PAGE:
I just had this letter published in the letters section of the New York Times on the recent story on Veteran suicide.
To the Editor:
Your article about the post-deployment suicide rate in a single Marine battalion does a disservice to the dedicated staff engaged in suicide prevention at the Department of Veterans Affairs.
For a forthcoming book about the V.A., I have observed and interviewed its health care providers, patients — many of whom tell me that the V.A. saved their lives — and members of patients’ families in V.A. facilities throughout the country. I have been tremendously impressed by the V.A.’s systematic efforts to help patients cope with post-traumatic stress disorder and traumatic brain injury of the sort highlighted in your profile of these Marine veterans.
Readers of The Times are, unfortunately, left with the impression that the V.A.’s mental health outreach and counseling, suicide prevention hotlines, and peer support groups are either inadequate or inaccessible. From what I have seen, this is not the case, and such programs, when properly funded, are working well. In fact, V.A. staff … Continue reading
This is a post that was sent to me by Annemarie Dowling-Castronovo, PhD, RN,Associate Professor, Evelyn L. Spiro School of Nursing, Wagner College, Staten Island, New York.
My colleagues in communications and my experiences have taught me that negative press can do good. Clearly, enough has been publicized about The View’s inability to understanding how caring for people is a talent that Kelly Johnson, Ms.Colorado, proclaimed in her now famous Monologue. Since those few negative sound bites, an unprecedented backlash from the nursing community unleashed. Much of that has been with an all too familiar snarky defensive nurse tone. Thankfully, Joy Behar realized her moments of being “stupid and inattentive” and graciously did some damage control. So yes the RN won, but opportunities must be made to seize this moment of having the public’s attention and educate.
The View could have done it. They could have had representatives from Johnson and Johnson speak about their investment in nursing care for the American public so that viewers could understand why they suspended advertising. Ellen DeGeneris could have done it, but instead the stethoscope controversy turned to the … Continue reading
My friend Kateri Allard who is a pediatric nurse, just posted this on her blog According to Kateri. We decided that I would post her blog on the Miss Colorado/Joy Behar incident on my blog and she would post my comments on her’s. So here goes.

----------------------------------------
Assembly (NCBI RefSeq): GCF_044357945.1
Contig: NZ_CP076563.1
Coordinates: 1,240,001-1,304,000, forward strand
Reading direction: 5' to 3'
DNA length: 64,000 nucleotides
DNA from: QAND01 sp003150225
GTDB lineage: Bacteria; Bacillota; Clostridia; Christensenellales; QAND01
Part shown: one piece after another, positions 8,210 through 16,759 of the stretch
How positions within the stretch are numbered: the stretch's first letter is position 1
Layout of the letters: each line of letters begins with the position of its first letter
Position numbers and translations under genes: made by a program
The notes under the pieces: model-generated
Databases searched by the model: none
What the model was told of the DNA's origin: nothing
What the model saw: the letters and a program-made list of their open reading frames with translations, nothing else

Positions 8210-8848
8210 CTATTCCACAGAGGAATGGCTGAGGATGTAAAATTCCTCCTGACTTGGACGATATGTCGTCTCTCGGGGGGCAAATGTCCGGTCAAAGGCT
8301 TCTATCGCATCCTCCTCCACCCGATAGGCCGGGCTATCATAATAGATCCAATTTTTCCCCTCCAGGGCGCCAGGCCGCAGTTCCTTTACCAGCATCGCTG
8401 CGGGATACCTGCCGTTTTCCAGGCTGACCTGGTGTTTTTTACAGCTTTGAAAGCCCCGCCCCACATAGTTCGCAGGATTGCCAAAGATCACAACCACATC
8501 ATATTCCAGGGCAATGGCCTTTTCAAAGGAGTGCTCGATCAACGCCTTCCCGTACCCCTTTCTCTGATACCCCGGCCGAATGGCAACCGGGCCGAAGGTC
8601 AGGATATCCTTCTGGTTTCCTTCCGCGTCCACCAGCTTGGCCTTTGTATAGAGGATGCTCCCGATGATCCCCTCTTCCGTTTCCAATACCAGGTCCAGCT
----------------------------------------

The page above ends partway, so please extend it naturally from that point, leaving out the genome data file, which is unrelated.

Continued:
As many of you have seen, Miss Colorado delivered a beautifully spoken monologue about nursing during last week’s Miss America pageant. Recently, on The View as the pageant was discussed, Miss Colorado’s scrubs were referred to as a costume, and Joy posed the question of why she was wearing a “doctor’s stethoscope.” Below is my now calmed down reply to all of it. Additionally, I would like to personally and publicly congratulate Kelley Johnson RN on her chosen talent, it is one that will reward you forever.
Dear Joy Behar,
A beautiful woman in a beauty pageant put on baggy clothes and humbly walked across the stage to talk proudly about her career, and her passion for caring for other human beings, and the only thing you and your co hosts could muster in response were insults grounded in ignorance.
Rather than being offended or getting angry, I will … Continue reading
I have been told that some nurses think the comments made on The View about nurses aren’t important. They are just words. Indeed, they are. But let’s not forget that just like a nurse is not just a nurse, words are not just words. Words are not a jumble on letters on a page. Words are how we put into language what we think. When Joy Behar used the words “a doctor’s stethoscope” the problem wasn’t the 18 letters that left her mouth. The problem was the thought, the attitudes those words reflected. Those thoughts were surely that physicians do the important work and nurses, well they just just…. These attitudes stand behind all the decisions that we make about patient care. For example, many patients think doctors are the ones to go to when they have questions about their illness,and that nurses have nothing to offer. Policymakers think nurses are just extensions of the physician’s brain. Think of the term “physician-extender.” Where does that come from? It comes from the same kind of thinking that makes people use words like the “doctor’s stethoscope.”
Words like “girl,” to describe nurses … Continue reading
I have always wanted to run a Just a Nurse contest. People can see what I have written on my posters and bookmarks on Just a Nurse. But what about you — working nurses. So here I go, I am inviting anyone who reads this and anyone who cares to make this go viral to write a couple of lines a la my Just a Nurse riff to amplify it.
I’m just a nurse, I just teach physicians about medications
I’m just a nurse, I just advise medical equipment companies about how to make better devices
I’m just a nurse, I make sure patients don’t get the wrong dose of medications
You see what I’m after. Please give it a go and send it on to ask others to do it. For my contest, I will judge the best offerings and then send whomever wins — there will be three winners — a copy of my Just a Nurse poster as a gift. Please make this go viral and then we can post things on this website.